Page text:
Protecting the workers of tomorrow
Are we moving toward a digital code of work?
Today, digital labor operates in the shadows, with no code of conduct. This highly fragmented, heterogeneous, and often underpaid task-based work entirely circumvents legal and tax constraints, as well as labor laws. And for good reason: Global regulation would be very complex to implement. Governments, trade unions, and labor-law operators are overwhelmed by the trend and are struggling to legislate on a wide scale.
Time to return to the principles of labor law
The Italian researcher, theorist, and activist Tiziana Terranova has called on micro-tasking platform operators to take a stand against the poor working conditions through “digital strikes” (refusing tasks en masse to bring micro-tasking websites that do not respect their workers to a halt). The ILO advocates a return to the principles of labor law “by applying the country’s minimum wage” or allowing “trade union representation.” Terranova also urges companies to “cover any lost work time in the event of technical problems” and “to ensure workers are able to refuse tasks.”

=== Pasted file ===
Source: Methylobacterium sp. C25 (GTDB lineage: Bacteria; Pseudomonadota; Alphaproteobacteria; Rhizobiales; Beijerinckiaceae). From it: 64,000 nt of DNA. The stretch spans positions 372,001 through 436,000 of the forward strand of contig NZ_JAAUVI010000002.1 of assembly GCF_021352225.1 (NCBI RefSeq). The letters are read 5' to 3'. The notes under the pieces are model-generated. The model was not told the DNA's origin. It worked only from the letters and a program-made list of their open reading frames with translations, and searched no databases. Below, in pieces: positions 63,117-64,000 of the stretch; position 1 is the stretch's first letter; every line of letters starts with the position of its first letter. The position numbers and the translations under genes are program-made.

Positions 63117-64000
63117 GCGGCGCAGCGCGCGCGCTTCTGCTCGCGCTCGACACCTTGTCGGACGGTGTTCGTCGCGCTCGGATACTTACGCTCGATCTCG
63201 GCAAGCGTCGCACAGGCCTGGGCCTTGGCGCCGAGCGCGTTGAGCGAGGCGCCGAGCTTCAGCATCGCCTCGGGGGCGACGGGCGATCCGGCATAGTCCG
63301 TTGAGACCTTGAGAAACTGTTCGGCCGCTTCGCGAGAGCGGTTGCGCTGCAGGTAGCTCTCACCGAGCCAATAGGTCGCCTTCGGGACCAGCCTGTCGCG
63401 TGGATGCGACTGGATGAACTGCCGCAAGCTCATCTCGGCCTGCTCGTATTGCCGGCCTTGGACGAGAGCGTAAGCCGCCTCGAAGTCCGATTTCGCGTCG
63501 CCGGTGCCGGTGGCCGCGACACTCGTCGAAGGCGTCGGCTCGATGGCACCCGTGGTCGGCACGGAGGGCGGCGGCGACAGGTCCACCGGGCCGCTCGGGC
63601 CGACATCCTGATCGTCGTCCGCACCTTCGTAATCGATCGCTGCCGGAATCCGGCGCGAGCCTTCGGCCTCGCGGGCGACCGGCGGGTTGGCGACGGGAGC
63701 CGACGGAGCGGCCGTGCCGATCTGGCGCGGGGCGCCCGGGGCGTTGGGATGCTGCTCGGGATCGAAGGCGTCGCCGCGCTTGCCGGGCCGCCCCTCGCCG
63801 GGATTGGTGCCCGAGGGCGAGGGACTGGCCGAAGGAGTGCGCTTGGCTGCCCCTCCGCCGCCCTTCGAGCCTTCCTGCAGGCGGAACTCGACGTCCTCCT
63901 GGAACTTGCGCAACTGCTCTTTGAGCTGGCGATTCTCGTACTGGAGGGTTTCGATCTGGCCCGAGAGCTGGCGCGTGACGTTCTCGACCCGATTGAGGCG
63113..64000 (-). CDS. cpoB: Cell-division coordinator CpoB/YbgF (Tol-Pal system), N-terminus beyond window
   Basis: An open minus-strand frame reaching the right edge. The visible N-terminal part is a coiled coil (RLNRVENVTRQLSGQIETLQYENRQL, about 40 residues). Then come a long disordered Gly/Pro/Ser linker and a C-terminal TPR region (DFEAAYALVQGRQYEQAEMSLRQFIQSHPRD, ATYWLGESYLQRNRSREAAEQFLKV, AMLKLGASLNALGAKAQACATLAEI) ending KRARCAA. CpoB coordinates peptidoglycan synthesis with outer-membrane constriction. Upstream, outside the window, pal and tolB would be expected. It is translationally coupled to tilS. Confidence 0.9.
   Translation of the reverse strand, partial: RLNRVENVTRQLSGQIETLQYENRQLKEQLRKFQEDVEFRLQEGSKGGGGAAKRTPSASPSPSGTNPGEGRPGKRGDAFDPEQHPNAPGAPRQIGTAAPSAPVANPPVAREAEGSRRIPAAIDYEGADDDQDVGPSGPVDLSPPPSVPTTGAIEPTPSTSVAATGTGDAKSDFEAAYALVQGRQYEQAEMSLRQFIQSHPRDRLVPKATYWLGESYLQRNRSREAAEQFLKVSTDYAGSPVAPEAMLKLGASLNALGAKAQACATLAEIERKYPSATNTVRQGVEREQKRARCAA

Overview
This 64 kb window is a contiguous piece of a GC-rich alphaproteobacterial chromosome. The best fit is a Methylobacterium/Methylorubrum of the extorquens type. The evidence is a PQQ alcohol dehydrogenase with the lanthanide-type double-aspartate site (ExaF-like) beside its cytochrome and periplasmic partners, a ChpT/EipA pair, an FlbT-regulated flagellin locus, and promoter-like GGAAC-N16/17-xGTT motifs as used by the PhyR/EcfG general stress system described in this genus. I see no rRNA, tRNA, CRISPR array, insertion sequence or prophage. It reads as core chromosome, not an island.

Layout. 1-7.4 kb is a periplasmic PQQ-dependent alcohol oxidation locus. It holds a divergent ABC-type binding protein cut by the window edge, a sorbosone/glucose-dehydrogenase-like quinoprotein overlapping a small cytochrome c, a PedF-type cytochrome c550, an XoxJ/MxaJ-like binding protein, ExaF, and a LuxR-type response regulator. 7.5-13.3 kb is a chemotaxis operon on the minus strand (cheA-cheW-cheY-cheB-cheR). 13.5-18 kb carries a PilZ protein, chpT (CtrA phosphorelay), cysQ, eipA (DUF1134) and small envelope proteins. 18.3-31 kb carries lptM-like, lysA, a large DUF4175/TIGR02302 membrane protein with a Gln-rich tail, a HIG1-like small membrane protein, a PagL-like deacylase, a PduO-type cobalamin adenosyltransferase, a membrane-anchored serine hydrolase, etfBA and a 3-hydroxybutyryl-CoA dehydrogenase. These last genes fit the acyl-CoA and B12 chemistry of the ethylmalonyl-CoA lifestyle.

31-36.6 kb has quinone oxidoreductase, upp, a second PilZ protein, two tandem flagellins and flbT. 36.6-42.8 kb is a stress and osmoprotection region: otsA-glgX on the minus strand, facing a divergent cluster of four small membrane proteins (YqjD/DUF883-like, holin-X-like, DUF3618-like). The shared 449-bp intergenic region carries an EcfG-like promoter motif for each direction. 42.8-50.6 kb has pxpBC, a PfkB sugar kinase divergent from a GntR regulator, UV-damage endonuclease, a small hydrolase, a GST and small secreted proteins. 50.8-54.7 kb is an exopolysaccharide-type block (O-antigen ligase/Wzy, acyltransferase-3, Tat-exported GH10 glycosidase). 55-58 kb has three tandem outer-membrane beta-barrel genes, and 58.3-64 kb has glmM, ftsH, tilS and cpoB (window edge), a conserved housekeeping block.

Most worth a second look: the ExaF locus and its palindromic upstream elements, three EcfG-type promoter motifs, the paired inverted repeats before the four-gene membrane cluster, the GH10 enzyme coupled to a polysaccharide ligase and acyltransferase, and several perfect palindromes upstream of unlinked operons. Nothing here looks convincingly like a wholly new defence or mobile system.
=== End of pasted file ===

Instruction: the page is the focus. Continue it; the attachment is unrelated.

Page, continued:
The web giants still need human intelligence to drive their algorithms. Every day, they use clickworkers to run the complex machinery of their digital platforms. The working reality of these millions of crowdworkers makes for mixed experiences: For some, it is a tool for emancipation and a real opportunity, while for others it can be demeaning work and a form of alienation. This new way of working brings our labor laws and the scope for international regulation into sharp relief. What about the political and social issues behind micro-tasking? It’s time to protect the millions of people hidden behind the machines.
Illustration by Antonio Uve for WTTJ
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Translated by Matthew Docherty